• What are your non-negotiables? Is there something that would automatically make you deny a job offer?

Identifying preferred places of work, leadership styles, organizational cultures, as well as causes you care about is key. While the perfect job might be hard to locate, finding a political campaign job that aligns with one’s values and career goals is achievable. Prioritize what criteria is most important and keep an open mind about each and every opportunity you come across. 

This might be hard to do if you’re new to the field and don’t yet know what’s possible. So, your immediate second step in this process involves visiting job boards and searching for jobs. In doing so, you identify roles that spark your interest and align with your current skills and experiences. Here, you begin discerning what you want and what you don’t want.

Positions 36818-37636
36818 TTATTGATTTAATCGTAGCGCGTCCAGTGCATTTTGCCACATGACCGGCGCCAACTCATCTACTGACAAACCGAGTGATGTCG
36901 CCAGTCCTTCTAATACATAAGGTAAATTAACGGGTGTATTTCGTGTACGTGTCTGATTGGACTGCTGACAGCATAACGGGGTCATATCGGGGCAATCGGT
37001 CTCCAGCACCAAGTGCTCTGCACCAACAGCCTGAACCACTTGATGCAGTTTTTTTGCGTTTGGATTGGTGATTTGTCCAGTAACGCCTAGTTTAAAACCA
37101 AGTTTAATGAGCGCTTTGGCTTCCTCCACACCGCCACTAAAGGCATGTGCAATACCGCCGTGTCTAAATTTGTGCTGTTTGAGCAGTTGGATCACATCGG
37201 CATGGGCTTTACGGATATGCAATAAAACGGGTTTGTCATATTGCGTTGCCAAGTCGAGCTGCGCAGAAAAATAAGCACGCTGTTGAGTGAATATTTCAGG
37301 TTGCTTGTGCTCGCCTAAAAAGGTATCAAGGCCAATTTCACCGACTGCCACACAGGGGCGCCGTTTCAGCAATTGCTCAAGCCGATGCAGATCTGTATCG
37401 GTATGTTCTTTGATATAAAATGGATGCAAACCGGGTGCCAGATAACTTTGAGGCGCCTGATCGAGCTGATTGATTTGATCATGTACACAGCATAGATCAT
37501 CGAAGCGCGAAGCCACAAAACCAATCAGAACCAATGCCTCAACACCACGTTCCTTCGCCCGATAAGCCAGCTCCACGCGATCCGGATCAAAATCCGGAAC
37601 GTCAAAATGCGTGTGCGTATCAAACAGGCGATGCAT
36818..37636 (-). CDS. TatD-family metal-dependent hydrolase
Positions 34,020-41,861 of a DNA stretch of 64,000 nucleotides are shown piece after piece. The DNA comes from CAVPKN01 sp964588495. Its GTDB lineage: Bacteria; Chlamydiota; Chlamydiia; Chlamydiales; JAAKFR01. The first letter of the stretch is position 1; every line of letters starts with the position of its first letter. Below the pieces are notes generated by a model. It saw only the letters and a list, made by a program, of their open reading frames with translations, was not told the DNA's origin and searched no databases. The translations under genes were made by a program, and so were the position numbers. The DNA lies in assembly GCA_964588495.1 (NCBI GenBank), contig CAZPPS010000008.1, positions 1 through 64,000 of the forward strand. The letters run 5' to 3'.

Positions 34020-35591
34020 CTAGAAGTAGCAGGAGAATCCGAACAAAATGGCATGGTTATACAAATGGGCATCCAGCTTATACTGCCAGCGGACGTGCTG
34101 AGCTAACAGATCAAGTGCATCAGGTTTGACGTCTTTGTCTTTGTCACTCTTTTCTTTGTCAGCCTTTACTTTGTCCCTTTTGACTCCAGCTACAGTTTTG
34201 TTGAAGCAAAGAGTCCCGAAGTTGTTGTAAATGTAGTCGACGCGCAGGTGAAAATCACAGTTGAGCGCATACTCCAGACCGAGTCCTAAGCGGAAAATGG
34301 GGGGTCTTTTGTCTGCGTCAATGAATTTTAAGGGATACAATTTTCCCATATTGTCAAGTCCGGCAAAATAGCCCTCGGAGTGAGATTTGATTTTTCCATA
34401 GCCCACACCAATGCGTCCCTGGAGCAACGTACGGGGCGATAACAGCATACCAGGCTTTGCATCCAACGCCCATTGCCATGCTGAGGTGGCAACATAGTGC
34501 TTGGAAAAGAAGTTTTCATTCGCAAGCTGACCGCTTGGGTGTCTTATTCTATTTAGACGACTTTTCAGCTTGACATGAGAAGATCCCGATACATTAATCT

Where To Find Political Campaign Jobs

The following organizations elect Democratic officials at the local, state, and federal levels of government. They offer a variety of positions within their organizations and can also connect you to races all over the country.

DNC – Democratic National Committee
DSCC – Democratic Senatorial Campaign Committee
DCCC – Democratic Congressional Campaign Committee
DLCC – Democratic Legislative Campaign Committee
Association of State Democratic Parties
DAGA – Democratic Attorneys General Association
Democratic Governors Association
Democratic Lieutenant Governors Association
House Majority PAC

In order to understand the various levels of government and to learn more about these organizations, take NDTC’s course, Understanding the Democratic Party.